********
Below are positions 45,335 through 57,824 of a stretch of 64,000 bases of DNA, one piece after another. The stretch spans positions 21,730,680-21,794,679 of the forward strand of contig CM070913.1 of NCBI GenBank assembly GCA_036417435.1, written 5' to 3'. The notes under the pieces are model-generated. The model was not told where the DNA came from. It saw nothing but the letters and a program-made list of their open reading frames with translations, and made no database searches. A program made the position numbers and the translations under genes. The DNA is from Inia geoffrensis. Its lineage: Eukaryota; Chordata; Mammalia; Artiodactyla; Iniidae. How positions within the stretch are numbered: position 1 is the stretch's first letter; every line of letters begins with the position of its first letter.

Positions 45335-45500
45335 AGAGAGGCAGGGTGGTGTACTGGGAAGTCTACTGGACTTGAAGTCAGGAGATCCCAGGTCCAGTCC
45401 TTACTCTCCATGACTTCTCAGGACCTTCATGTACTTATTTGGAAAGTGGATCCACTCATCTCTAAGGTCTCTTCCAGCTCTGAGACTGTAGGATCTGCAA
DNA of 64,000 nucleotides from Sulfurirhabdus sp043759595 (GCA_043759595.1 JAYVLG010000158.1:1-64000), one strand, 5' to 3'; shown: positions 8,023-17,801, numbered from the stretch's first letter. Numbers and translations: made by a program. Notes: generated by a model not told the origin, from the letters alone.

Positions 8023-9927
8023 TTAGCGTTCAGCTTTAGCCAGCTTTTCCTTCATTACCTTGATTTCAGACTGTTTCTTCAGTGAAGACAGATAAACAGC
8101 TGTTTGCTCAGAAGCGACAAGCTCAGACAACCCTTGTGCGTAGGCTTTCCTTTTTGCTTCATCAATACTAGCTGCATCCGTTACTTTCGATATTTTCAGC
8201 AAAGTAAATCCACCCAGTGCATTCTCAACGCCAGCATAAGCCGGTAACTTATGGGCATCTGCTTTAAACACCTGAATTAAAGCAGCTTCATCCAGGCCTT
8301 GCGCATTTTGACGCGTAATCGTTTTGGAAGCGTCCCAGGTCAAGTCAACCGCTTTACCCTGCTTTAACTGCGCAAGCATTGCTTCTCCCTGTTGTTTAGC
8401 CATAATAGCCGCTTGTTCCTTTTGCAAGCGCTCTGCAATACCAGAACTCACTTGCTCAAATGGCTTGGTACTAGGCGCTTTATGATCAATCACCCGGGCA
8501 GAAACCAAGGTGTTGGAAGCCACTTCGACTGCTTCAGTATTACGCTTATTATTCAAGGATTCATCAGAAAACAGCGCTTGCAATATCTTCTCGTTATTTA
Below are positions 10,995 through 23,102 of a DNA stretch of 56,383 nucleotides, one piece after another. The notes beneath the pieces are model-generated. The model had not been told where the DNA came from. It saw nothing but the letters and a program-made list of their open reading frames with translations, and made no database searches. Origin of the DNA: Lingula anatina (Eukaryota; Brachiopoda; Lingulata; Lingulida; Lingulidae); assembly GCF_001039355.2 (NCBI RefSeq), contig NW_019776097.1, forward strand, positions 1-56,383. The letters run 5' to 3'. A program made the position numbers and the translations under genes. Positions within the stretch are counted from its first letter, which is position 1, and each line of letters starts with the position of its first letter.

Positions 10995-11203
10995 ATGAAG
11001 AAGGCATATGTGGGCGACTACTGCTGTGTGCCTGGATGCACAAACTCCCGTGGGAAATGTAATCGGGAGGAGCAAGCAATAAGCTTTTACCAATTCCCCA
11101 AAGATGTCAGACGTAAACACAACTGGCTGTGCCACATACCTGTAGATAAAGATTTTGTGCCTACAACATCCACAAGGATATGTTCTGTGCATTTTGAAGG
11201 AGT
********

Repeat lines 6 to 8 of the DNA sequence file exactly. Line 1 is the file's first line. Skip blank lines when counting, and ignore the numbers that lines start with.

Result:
Positions 8023-9927
8023 TTAGCGTTCAGCTTTAGCCAGCTTTTCCTTCATTACCTTGATTTCAGACTGTTTCTTCAGTGAAGACAGATAAACAGC
8101 TGTTTGCTCAGAAGCGACAAGCTCAGACAACCCTTGTGCGTAGGCTTTCCTTTTTGCTTCATCAATACTAGCTGCATCCGTTACTTTCGATATTTTCAGC